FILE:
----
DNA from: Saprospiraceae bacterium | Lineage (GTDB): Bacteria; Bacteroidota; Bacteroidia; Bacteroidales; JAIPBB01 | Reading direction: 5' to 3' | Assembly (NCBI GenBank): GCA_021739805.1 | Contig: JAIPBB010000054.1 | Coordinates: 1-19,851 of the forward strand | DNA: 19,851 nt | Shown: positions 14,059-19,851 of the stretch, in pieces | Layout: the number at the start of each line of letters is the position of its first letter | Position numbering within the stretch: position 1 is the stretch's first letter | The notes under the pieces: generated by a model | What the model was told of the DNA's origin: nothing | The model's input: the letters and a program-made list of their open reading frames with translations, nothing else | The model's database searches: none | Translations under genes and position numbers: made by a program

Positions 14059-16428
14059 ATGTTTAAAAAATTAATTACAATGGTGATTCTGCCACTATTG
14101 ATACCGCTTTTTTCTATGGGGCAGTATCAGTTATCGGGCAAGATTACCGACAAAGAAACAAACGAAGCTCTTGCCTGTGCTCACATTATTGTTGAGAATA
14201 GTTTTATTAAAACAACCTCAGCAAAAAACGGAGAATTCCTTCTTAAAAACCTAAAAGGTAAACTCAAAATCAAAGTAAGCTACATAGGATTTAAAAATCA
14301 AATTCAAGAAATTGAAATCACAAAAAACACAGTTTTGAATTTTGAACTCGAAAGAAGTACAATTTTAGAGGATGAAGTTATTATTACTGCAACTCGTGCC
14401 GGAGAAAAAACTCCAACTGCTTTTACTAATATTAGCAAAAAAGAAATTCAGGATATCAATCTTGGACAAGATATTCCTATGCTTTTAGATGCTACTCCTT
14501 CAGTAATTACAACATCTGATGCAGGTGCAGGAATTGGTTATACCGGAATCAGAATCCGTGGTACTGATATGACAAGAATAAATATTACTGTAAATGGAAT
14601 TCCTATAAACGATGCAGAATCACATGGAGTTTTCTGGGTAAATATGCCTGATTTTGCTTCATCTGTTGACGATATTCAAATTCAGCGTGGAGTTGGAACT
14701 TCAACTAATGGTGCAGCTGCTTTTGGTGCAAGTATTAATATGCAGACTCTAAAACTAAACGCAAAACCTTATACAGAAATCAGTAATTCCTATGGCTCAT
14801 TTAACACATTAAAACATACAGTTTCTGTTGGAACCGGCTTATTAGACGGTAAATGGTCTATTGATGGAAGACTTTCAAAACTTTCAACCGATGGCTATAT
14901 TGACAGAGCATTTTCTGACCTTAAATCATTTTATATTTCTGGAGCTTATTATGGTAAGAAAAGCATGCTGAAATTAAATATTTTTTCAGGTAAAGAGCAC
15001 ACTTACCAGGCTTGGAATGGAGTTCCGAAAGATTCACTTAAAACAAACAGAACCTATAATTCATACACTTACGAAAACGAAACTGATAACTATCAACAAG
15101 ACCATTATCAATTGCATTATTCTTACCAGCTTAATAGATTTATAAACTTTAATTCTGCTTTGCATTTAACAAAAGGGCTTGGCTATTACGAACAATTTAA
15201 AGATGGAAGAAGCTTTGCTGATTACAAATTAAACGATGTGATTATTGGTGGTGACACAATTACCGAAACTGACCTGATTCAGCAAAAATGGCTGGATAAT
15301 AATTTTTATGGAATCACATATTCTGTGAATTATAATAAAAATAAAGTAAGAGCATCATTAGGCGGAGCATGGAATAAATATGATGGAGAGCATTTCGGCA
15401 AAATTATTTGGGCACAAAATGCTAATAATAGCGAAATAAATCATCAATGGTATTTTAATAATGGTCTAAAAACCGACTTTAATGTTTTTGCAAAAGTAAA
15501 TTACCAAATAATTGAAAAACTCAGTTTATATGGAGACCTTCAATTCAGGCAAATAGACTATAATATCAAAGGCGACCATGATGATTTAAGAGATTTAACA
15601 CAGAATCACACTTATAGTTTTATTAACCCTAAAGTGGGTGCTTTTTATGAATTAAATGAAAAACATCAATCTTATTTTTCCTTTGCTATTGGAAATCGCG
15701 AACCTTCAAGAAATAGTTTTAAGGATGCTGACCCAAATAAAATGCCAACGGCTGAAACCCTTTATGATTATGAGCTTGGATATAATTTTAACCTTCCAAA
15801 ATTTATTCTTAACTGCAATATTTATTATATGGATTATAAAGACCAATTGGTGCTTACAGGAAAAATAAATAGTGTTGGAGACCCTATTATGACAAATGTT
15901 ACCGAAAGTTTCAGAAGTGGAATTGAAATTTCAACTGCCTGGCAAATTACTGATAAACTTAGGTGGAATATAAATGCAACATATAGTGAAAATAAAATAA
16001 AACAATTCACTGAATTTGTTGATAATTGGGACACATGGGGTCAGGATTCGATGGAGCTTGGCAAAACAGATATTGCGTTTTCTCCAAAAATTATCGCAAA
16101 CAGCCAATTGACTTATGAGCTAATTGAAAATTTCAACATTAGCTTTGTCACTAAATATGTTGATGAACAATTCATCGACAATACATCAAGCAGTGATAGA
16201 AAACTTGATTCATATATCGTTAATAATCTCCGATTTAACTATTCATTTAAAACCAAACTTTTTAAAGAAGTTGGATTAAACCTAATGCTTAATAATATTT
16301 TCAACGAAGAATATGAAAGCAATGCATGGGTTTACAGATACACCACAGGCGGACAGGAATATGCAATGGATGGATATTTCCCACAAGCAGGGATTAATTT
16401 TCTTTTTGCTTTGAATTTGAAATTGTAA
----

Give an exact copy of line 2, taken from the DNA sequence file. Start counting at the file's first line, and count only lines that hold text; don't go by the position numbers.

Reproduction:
Positions 14059-16428